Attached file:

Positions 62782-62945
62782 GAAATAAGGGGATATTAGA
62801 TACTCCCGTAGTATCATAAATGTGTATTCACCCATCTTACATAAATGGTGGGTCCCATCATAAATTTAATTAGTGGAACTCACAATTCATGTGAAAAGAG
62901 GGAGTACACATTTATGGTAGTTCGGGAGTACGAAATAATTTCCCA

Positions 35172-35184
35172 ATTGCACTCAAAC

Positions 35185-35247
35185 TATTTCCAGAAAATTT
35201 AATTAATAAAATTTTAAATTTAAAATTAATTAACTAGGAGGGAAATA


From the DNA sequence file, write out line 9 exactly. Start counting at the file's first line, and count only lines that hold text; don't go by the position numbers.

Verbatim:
35201 AATTAATAAAATTTTAAATTTAAAATTAATTAACTAGGAGGGAAATA